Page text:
Holiday cheer, events shared with int’l students

Animesh Choudhury|Staff Jennifer Smith, program coordinator of the International Student Services Office, invites new students to the U.S. to learn about the traditions of Halloween, Thanksgiving, Christmas and New Year’s Day, along with the local holiday events.

Halloween, Christmas among traditions taught to newcomers

International students learned the spirit, traditions and nuances of the American holiday season during the How to Celebrate “The Holidays” workshop on Oct. 18.
Jennifer Smith, program coordinator for the International Student Services Office, led a one-hour interactive presentation that detailed Halloween, Thanksgiving, Christmas and New Year’s. The workshop dealt with the history, traditions and good places to celebrate these festivals in Dallas.
Qingyun Wang, a computer science graduate student from China who’s in her first semester at UTD, quickly pointed out the importance of knowing local traditions.
“I did not know that the pumpkins kept outside were for sale, and now I know,” Wang said.
The superstitions behind Halloween and its current practices elicited curious questions from the attendees. Smith presented tips on trick-or-treating, giving out candy and visiting haunted houses. In addition to tips, she also stressed safety measures such as handing out individually rapped, unopened candy.
Nimisha Gupta, a first-year computer science graduate student from India, said it is good to know about places to visit during the holidays.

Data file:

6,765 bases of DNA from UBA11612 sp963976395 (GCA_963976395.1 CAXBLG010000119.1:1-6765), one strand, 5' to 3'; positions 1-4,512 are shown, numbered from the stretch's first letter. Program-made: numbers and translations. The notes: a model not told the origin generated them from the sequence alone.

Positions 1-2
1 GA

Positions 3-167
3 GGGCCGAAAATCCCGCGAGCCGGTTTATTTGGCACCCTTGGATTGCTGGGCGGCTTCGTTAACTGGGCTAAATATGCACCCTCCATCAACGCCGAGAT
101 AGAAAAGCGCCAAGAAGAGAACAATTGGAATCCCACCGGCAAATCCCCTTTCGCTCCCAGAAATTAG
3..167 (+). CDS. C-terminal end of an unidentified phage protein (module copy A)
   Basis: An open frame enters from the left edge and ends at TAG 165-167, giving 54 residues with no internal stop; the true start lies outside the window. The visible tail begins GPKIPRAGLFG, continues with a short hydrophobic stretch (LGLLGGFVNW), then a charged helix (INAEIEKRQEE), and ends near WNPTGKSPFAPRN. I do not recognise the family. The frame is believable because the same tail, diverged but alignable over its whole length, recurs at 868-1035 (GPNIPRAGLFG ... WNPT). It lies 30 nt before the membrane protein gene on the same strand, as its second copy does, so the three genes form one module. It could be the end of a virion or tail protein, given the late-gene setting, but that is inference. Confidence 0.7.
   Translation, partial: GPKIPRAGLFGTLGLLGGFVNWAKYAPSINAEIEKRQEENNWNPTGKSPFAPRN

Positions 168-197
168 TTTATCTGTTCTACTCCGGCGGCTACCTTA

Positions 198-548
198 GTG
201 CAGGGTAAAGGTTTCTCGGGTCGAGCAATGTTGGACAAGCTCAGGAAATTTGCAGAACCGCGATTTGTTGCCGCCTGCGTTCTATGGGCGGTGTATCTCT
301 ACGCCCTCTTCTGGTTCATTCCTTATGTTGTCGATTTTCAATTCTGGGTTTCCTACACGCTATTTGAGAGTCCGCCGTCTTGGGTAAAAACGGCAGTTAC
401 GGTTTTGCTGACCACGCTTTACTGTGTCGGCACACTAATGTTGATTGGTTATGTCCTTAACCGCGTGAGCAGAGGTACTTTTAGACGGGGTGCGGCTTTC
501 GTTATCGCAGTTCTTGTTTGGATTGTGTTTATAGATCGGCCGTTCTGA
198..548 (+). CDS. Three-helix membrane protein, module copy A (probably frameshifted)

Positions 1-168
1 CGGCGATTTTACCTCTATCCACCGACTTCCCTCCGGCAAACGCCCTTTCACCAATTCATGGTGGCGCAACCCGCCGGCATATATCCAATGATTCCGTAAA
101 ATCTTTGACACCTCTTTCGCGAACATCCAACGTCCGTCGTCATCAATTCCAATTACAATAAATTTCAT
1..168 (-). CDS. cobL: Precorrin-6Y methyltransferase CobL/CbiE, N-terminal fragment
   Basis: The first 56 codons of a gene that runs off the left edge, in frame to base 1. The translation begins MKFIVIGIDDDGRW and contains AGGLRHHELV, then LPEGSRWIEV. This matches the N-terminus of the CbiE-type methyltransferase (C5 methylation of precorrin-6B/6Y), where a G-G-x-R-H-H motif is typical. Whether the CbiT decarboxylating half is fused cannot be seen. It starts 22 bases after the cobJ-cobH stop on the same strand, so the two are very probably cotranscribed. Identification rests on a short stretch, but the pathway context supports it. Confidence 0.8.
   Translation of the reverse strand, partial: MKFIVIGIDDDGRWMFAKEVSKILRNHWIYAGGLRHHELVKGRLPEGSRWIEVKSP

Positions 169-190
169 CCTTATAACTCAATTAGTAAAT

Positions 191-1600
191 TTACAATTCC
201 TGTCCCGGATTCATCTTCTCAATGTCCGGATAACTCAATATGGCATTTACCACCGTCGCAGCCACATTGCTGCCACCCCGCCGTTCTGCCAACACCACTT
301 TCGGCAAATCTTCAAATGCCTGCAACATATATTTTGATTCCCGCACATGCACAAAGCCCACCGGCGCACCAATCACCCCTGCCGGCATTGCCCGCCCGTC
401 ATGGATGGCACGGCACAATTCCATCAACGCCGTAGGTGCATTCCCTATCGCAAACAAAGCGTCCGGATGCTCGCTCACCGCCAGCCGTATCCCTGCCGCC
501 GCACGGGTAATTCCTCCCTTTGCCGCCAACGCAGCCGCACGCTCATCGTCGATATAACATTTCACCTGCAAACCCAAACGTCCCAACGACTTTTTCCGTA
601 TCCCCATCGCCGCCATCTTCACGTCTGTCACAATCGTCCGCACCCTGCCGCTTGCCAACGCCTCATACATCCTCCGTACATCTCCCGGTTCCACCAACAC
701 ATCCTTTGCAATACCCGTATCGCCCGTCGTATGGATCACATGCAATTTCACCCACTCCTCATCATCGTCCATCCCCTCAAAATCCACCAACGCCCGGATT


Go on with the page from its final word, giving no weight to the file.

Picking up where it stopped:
“I am definitely going to be visiting a haunted house now and see if they are scary,” Gupta said.
Halloween was followed by Thanksgiving and along with the explanations, Smith pointed out that ISSO and Residential Life services will be hosting a free Thanksgiving lunch at 11 a.m. on Nov. 28 at the South Residence Hall. The meal will feature all the traditional items and a vegetarian option as well. Students are encouraged to come early, as the event is popular amongst those who are on campus during the holiday.
Black Friday, its amazing shopping deals and the fervor of the shoppers were briefly explained. Students were told of long shopping lines in the cold as shoppers eagerly wait for fantastic deals.
Aniket Hadge, a first year computer science graduate student from India, was happy to hear about specific events that go on during these holidays.
“(The workshop) helped us because it told us where we needed to go to celebrate these festivals in Dallas and on campus,” Hadge said.
Christmas was next and required the least explanation, as most students were well aware of its traditions due to the influx of Hollywood movies on the subject. All attendees had seen many Christmas themed movies such as “Home Alone.” The workshop participants also engaged in a lively discussion of how Christmas was celebrated in their own countries, which had different traditions and local customs. One student talked about a unique custom in Mumbai, India that involves dressing up a mannequin and placing it outside the house with a donation box. All of the contributions from each home are donated to charity.
The big New Year’s Eve celebration at Victory Park in Dallas rounded off the workshop with video clips from the past. Students were told of famous American traditions such as the ball drop in Times Square, kissing someone lucky at the stroke of midnight and toasting New Year’s by drinking champagne.

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